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Hiring Strategies, Racial Bias, and Inner-City Workers
Kathryn M. Neckerman and Joleen Kirschenman
Vol. 38, No. 4, Special Issue on the Underclass in the United States (Nov., 1991), pp. 433-447
Stable URL: http://www.jstor.org/stable/800563
Page Count: 15
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This article explores the ways employers' hiring strategies affect the employment chances of inner-city blacks, using a recent survey of 185 Chicago-area firms. The authors find that employers commonly direct recruitment efforts to white neighborhoods and avoid recruitment sources that bring them a disproportionately inner-city black labor force; when they do draw applicants from poor black neighborhoods, they tend to use labor market intermediaries to recruit workers. There is also evidence that inner-city blacks often do poorly in job interviews in part because they lack the work experience that is so often a focal point of the interview, and in part because of race and class related differences in culture. Finally, there is preliminary evidence that skills testing is associated with higher proportions of black workers in entry-level jobs, suggesting that more objective means of screening prospective employees provide less latitude for racial bias. Racial bias appears to occur as employers search for productive workers and could be reduced by developing more effective ways for job applicants to demonstrate their skills.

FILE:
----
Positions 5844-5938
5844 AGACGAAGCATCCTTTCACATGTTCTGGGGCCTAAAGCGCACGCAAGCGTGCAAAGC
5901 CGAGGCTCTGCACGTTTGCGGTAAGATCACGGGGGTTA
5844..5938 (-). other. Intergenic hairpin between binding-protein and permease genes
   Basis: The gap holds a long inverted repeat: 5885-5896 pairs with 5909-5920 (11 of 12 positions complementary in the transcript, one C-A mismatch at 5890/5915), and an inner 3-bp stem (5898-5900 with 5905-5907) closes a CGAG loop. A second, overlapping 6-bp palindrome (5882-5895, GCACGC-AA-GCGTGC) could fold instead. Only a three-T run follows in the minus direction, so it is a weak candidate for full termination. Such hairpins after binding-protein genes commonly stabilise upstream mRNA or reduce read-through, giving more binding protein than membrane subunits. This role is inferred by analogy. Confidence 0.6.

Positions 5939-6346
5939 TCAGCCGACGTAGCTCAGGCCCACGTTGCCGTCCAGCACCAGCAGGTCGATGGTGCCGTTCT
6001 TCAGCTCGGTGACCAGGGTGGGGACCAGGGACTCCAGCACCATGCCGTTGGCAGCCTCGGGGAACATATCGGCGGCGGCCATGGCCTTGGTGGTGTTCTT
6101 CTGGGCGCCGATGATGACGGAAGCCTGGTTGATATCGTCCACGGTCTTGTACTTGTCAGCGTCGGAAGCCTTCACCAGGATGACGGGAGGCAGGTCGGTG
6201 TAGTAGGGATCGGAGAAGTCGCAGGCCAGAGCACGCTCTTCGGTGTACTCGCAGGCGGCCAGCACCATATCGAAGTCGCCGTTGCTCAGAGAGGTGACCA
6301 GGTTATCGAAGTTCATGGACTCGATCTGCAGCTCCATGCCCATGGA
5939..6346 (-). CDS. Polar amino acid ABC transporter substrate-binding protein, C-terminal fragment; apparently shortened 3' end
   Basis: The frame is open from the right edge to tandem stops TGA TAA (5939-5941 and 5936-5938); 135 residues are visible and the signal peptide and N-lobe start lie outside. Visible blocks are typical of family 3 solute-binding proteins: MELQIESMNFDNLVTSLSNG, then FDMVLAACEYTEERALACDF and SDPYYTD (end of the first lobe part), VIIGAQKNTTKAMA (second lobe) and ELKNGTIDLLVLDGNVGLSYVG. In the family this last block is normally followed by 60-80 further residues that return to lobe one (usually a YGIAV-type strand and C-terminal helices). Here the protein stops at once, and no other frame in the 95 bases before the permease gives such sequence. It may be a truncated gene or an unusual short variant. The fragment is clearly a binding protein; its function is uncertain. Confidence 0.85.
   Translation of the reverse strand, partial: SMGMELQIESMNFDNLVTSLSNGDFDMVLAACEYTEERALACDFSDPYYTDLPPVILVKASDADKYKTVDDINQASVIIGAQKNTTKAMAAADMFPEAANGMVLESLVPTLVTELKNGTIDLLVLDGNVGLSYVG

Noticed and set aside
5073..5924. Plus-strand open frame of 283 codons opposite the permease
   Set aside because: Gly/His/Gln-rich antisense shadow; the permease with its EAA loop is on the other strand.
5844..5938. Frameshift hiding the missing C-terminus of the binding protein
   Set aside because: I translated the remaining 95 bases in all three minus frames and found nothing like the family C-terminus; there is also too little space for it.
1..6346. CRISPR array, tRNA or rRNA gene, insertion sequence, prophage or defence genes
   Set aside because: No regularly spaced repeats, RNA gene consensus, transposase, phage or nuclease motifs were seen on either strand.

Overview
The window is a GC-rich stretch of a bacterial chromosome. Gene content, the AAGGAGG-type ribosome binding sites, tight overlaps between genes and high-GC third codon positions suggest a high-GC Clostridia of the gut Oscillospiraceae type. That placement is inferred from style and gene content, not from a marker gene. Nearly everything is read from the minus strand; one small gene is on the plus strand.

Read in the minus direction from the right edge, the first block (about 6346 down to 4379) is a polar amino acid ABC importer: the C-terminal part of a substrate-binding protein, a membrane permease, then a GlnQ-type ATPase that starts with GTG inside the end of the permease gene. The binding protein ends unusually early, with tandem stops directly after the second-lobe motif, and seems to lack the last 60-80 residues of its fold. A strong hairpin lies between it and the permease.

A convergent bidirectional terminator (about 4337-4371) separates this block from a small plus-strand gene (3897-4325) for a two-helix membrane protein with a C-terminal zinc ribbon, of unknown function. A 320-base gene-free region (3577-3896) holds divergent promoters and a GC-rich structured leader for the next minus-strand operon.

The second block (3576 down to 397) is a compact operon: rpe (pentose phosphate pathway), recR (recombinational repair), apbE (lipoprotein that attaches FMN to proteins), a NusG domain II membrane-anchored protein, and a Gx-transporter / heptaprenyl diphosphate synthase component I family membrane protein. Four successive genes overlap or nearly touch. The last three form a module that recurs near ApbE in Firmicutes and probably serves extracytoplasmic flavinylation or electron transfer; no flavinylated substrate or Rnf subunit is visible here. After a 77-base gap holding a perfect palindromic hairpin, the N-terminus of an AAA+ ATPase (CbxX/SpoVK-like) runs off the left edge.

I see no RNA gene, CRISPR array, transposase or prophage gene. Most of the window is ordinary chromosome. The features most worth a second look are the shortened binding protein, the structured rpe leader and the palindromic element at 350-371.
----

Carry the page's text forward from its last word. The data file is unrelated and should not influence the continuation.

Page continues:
Social Problems © 1991 Oxford University Press